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Why don’t Woodpeckers get a headache?

March 6, 2012

This article was originally published here by How It Works in 2011.

Because they get plenty of sleep, and don’t stare at their laptops for more than an hour a day…..

Otherwise, it’s a triumph of adaptation involving muscles, bones, physics and brains. Firstly, they’re a sure shot – the angle of impact is all important, and woodpeckers always deliver a blow ‘straight-on’, greatly reducing the stress caused. Woodpecker’s bills (beaks) are ‘reinforced’ and particularly strongly built, with a thick, horn-like covering, and a specially-adapted hinge to the skull, further reducing the effects of impact.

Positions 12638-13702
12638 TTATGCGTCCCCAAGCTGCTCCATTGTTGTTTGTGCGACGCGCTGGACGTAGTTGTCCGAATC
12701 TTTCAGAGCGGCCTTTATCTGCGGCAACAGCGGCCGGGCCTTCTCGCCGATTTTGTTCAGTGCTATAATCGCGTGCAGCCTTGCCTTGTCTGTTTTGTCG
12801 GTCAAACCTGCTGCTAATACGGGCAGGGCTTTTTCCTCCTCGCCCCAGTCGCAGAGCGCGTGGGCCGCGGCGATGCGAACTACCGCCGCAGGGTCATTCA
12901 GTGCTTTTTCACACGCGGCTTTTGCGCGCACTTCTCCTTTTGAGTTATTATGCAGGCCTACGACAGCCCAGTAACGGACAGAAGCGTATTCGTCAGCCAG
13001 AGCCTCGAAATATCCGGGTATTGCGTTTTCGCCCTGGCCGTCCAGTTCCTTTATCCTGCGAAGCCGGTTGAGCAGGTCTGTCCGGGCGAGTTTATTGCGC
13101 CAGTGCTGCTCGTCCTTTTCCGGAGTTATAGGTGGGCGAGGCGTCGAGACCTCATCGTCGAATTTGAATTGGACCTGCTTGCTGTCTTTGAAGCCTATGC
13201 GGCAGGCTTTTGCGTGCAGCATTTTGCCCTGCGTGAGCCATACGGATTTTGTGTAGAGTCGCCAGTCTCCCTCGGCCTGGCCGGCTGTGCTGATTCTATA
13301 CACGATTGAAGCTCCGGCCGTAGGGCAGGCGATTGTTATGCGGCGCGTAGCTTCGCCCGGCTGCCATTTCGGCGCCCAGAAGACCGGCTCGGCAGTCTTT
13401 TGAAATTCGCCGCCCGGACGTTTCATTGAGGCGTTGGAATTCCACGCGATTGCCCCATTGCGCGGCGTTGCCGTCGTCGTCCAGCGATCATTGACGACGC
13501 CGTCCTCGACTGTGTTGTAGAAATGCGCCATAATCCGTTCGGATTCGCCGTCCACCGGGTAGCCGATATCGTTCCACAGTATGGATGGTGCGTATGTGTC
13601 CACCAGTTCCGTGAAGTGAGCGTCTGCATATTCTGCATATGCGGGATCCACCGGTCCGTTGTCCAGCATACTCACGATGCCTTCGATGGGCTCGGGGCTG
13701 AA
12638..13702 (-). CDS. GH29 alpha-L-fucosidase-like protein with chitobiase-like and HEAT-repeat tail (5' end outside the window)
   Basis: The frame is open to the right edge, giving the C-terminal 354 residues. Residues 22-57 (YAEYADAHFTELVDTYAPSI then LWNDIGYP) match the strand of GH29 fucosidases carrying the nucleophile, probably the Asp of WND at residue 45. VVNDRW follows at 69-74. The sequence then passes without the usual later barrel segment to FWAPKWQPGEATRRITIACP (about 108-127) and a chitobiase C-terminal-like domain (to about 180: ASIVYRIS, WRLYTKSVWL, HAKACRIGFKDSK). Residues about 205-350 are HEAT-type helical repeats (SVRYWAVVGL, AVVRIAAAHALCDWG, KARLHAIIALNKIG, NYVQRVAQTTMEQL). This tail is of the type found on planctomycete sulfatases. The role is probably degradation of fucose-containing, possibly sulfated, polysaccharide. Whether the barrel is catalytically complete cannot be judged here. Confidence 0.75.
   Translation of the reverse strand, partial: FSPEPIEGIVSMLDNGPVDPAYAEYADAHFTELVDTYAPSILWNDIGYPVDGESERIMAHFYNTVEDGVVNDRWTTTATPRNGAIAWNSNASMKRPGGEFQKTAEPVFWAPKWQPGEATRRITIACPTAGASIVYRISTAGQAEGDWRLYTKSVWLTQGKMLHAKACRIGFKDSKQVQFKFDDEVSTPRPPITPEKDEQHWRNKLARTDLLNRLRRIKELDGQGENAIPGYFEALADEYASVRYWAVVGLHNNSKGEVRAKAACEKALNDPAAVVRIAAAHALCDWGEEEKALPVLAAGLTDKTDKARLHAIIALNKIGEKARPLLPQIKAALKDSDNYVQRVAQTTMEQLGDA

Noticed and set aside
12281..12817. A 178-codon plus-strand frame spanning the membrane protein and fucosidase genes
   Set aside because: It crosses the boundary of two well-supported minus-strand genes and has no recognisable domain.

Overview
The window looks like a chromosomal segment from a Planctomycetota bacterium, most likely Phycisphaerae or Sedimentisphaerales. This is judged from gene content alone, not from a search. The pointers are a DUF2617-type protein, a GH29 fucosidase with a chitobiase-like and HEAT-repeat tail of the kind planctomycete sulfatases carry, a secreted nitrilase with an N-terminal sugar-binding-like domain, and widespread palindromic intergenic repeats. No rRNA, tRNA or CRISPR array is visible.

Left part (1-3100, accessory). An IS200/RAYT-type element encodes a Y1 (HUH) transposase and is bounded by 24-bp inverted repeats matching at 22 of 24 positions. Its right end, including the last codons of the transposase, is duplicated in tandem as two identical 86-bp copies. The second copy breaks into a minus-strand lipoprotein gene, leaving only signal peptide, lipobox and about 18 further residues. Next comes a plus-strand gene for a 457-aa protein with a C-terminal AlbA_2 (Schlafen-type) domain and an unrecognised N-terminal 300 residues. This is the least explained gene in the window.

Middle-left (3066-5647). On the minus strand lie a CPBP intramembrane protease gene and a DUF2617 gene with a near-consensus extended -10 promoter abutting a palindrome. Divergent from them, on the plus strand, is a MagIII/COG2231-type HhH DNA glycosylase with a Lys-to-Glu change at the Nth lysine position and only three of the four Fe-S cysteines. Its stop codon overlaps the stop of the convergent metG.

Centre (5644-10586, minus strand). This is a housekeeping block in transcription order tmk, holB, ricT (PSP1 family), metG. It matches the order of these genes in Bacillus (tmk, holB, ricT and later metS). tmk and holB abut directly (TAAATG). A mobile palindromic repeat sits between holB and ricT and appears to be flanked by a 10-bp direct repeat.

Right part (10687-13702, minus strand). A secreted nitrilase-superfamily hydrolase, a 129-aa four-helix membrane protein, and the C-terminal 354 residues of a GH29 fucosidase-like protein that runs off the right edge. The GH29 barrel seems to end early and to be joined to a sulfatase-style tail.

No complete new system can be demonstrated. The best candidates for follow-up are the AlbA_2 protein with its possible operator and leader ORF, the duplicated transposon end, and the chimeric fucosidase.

juvenile Green Woodpecker

juvenile Green Woodpecker (Mark Pearson)

Their skulls consist of a spongy yet extremely strong bone, which help cushion and protect their brains from the effect of the blows. Woodpecker’s brains are also specially adapted – where we would suffer trauma as our brain ‘rattles around’ in cerebral spinal fluid, a woodpecker’s has virtually none, and with the brain being so small (proportionately as well as actually!), the force of each impact is spread over a much greater area.

To aid this further, specialised muscles in the bird’s neck are like highly evolved shock absorbers, distributing the effects of impact throughout the body. And then there’s the specially adapted eyelids and nostrils….

Mark James Pearson

All words and pictures – copyright Mark James Pearson 2012



























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